I woke up surprised to be in a lot of pain, my throat was killing me, my chest was on fire, the pressure felt like I might burst and I could feel painful spots bandaged on either side of my groin. I was so confused. I knew I would have to lie still for a while after the procedure and I knew what time I had gone in. When I looked at the clock, it had been hours. What was going on I wondered. I heard one nurse ask the other what procedure the patient had had. I faintly heard something about atrial fibrillation and about her heart being shocked. Now I was scared, they had the wrong patient. Why was my heart shocked? What was going on.

I kept asking her to get my husband, I kept asking her if someone had called him. I knew he was probably worried if I had been out that long. She was only telling me how important it was to be still, she gave me the impression that she would restrain me if I moved. I kept still and she administered morphine through an iv. A little while later, they finally brought The Water Man back. He explained to me that I had been in A-Fib and that they fixed it but my throat hurt because I had to be put completely under and a thermometer was put down my throat to make sure my esophagus didn’t get too hot from the amount of burning they had to do on my heart. I was wheeled to a room to spend the night and 6 hours later I could move.

The next day the doctor came in to explain that when they got in there, I was in arterial fibrillation and that they had to change the surgery they did and the equipment they used. He told me I had stitches in my legs and that my heart was very swollen because they had to cross my heart chambers by puncturing a hole in my heart. He said they had to burn nearly a hundred spots on my heart to stop the episodes. I think I just blank stared at him. He went on to say they did have to shock my heart a couple of times but that I went back into rhythm on my own. He was so calm as he told me he would be having an AFib specialist come talk to me and explained the blood thinner protocol and the 15% chance the surgery would have to be re-done.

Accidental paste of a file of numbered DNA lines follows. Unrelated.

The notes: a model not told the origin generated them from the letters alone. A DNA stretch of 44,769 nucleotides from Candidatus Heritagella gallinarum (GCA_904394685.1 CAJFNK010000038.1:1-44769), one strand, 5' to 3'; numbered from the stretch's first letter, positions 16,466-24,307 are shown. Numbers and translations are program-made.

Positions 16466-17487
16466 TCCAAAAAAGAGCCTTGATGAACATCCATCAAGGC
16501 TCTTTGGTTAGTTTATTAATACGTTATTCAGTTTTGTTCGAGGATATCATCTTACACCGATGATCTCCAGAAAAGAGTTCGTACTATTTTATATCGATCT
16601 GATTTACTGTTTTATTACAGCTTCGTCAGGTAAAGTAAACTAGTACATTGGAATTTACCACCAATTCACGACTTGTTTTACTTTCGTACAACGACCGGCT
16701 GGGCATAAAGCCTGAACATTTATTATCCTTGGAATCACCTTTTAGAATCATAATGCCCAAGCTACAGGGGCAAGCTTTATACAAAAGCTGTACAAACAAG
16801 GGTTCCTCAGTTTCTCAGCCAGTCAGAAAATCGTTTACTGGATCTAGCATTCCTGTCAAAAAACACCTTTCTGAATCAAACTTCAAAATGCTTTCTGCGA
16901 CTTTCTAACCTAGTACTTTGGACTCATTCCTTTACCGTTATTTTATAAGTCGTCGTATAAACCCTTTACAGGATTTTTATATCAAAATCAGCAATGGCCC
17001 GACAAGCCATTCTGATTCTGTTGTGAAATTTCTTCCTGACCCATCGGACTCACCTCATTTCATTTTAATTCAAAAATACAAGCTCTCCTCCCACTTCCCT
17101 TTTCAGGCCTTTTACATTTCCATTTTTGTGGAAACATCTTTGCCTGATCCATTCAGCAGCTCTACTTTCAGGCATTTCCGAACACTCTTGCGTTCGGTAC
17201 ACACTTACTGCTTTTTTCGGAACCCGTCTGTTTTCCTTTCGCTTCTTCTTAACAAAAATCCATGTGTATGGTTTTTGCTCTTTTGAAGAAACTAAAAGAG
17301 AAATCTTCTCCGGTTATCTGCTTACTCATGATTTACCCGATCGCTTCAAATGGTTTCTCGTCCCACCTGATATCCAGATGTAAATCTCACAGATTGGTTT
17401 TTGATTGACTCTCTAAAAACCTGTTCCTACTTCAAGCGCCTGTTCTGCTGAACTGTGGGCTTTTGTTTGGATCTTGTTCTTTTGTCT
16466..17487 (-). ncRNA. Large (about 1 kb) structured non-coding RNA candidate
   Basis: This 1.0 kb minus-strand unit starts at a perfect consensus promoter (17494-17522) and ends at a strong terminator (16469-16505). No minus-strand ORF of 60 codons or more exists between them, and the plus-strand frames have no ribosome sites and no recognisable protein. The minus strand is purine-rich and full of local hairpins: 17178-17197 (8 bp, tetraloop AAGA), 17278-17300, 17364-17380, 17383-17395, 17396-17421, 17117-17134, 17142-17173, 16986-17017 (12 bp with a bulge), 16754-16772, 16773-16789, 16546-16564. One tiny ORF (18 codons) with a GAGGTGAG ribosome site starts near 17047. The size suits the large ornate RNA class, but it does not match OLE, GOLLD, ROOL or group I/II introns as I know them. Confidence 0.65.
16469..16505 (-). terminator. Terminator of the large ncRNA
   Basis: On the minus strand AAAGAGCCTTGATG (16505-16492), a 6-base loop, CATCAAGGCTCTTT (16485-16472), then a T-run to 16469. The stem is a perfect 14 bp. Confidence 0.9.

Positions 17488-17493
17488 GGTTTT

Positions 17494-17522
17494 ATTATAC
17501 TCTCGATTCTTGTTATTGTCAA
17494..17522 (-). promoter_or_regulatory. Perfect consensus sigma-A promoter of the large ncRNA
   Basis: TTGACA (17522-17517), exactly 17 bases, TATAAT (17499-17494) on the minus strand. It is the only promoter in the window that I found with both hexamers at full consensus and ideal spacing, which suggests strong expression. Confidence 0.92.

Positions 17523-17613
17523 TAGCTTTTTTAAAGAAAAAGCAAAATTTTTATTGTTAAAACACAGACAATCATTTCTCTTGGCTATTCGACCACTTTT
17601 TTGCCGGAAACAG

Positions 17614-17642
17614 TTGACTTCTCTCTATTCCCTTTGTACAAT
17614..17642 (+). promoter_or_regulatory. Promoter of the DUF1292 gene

Then the specialist came in and explained what happen again and compared the condition my heart was in to that of the skin of branded cattle. I was to be on blood thinners for at least 6 weeks and would be sending in recordings of my heart for 6 months. There was a 50% chance my heart would be back in A-Fib for 3 months while my heart healed. Then she explained what to look for in my legs in case I started bleeding internally. Hospitals are fun, aren’t they.

When we were finally alone, I just lost it. My heart was shocked, there was a hole in it. What kind of time was this going to take off the life of my heart? Surely that can’t be good and at only 35 years old and what if I had to do it again. The shock of what had happened and having no time to prepare myself was scary. Being told what had happened to me was an unnerving feeling.

I am almost a month into recovery now. The first week was harder than expected. I am not good at being still. Unfortunately, I am in the 50% that still has symptoms while my heart heals. Some days are worse than others. We will have to wait until March to know if I am in the 85% success rate. That’s a bummer. But… I am thankful. I am thankful I listened to my symptoms and went to the doctor. I am thankful we decided to do the surgery right away. I am thankful I didn’t know I had gone into A-Fib before the surgery or I would have been terrified to do it. I am thankful for the amazing support we have in our lives and that this kind of technology exists.

If there is one thing God has taught me over the last year, it is to be still. To be content in the circumstances I am in, living only for what this day brings, not tomorrow or next week or March. This is hard for me. I am a work in progress. What this experience has taught me so far is that you must listen to your body. You must take care of yourself so you can take care of your people.


If you haven’t read about what a rock star my favorite bedside advocate is, then read about my clutch husband, The Water Man here or how I am learning to be still in the new year with one life changing resolution